I see lots of people talking about “walkable cities”, praising them for their goodness and charm and how everything is a short stroll away from one’s residence or from a mass transit network that’s easily accessible from one’s residence. I like a good, walkable city, as well, but I’d hate to be snobbish about it.
First of all, the words – “walkable city”. That implies that, for those who walk without issues, this is a great place to be. For those with mobility issues, however, we may be casting our eyes about for ramps and sloped crossings and non-cobbled pedestrian zones. Now, I can navigate the curbs well enough with my disability, but those cobblestones are deliberately trying to give me a twisted ankle as I painfully navigate my way across them. And when it comes to stairs, I prefer lifts. Ramps will also do, but it’s a lot more walking on them, if they’re sloped correctly. If they’re too steep, then it’s something that forces me to use the stairs and the folks in wheelchairs have to have assistance to get up those too-steep things.
When we look at mass transit, we can often talk about switching modes as if we were just hopping on and hopping off of them. Most people are. Now, let’s ask the people who don’t hop with ease and ask them about intermodal switches. Where others hop, people in wheelchairs have to endure a slow ascent/descent procedure that makes them agonizingly aware that they’re the center of nearly everyone’s delay. For those who can walk with assistance, there are often steps to clear without handrails that give us great pause as we assess the best way to improvise an injury-free crossing. For all of us, once we get from one to the other, we have to re-engage a potentially hostile commuter who thinks we’re “not disabled enough” to surrender a seat clearly marked as one to surrender to anyone who asks. We still have a long road ahead of us with disability rights.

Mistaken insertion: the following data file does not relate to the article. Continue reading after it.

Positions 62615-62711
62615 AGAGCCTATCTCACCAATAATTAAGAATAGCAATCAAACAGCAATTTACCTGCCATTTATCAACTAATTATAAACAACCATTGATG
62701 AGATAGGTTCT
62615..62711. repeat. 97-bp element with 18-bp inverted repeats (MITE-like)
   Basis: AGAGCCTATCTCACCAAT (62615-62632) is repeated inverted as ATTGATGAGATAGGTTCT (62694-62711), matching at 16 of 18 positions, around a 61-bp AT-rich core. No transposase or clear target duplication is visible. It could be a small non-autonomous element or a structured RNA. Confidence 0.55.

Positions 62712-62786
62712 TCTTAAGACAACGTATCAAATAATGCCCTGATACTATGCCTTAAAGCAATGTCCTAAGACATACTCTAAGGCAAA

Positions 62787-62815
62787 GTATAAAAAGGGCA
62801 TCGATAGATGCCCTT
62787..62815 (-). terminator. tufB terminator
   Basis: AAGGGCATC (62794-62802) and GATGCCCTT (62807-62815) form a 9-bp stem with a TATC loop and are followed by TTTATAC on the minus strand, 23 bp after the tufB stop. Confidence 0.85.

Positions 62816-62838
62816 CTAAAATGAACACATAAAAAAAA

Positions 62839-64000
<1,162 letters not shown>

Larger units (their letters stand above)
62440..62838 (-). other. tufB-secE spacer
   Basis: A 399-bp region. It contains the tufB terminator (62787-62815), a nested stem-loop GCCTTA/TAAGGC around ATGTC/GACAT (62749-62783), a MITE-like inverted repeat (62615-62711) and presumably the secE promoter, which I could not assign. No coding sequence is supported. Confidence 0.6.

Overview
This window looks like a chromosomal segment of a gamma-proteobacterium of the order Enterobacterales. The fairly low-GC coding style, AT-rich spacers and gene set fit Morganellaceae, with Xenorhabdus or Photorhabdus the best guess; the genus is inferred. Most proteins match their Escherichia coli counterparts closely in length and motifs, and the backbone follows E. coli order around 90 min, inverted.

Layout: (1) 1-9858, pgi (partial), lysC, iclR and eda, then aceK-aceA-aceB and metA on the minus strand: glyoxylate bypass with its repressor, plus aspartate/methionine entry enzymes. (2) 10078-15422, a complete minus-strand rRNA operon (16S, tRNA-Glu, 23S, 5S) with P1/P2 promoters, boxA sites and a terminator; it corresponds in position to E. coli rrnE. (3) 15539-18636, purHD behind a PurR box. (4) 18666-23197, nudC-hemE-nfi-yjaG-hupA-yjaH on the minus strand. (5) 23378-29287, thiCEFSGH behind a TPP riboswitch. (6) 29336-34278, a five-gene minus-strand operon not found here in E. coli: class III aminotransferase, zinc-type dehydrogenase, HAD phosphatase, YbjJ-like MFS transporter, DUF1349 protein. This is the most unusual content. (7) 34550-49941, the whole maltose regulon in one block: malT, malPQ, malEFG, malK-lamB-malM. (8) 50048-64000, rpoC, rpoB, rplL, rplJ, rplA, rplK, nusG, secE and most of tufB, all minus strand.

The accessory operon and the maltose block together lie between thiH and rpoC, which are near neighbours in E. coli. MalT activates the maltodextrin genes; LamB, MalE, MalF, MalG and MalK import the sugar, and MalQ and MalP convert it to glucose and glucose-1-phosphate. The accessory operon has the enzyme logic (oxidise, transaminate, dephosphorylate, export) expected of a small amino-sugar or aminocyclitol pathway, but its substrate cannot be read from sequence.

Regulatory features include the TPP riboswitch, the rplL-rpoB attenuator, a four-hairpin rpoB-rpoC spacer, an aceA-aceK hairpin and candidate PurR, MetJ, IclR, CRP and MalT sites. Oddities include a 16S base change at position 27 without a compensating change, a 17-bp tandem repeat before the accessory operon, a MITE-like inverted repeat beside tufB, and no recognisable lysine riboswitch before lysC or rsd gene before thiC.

Then there’s the matter of the local climate. Weather is one thing – I can’t go bawling to the city council if I’m caught out in a surprise rainstorm without an umbrella, those things just happen. Climate, however, is what every day is like when we’re not having weather. Once the local climate crosses out of a temperature band that’s comfortable for most people to walk in, we begin to face miserable conditions. My hometown of Dallas, Texas is a prime example of misery for the 4-5 months of the year we call “summer”. Our late spring and early fall are hot enough for others to find uncomfortable, but our midyear heat coupled with humidity are so bad that other people with similar conditions somehow feel better if theirs are worse than ours – and we somehow feel vindicated if ours are the worse of the two being compared. It’s an odd thing we humans that endure extreme climates go through when what we should be doing is expressing concern and sympathy. But I digress.
In cities with temperate climates that don’t get all that hot or cold, most of the year is a walker’s dream and the praise of walkable cities flocks to their stately names. In cities where things get miserably hot, we build roads to handle the capsules of controlled climates that make daily activities possible. On the hottest days, people could actually become ill or die from exposure to the heat, and that’s the case even in a shady bus stop. The concrete will radiate heat ferociously, making conditions on the street even more miserable than the ones at the local weather station. A short walk to a bus stop with a short wait for the next bus becomes a calculation on whether or not one’s life is worth the trip.
In colder places, where they’ve got 4-5 months of harsh winter, it’s the inverse with temperatures, but the same concerns about one’s health after exposure. Once we get out of a temperate band, the walkable city vanishes and all those personal automobiles look like life-savers for getting around town. Accommodating them means the city itself grows and develops in ways that are less walkable and much more rollable.
Working from home and handling services online can go a long way towards getting rid of the daily commute and the need to be in person to handle certain things, but those don’t make a city any more or less walkable if the climate isn’t temperate or the mass transit isn’t truly accessible – or the destinations aren’t accessible, either. For a city to be truly walkable, it needs to stop being a heat island. But the very building materials that allow us to have more people closer to cool stuff like attractions and mass transit are also the building materials that trap that heat and make things much more miserable when the thermometers rise. And there’s the problem I don’t have an answer for. So, until then, I’m a champion of rollable cities.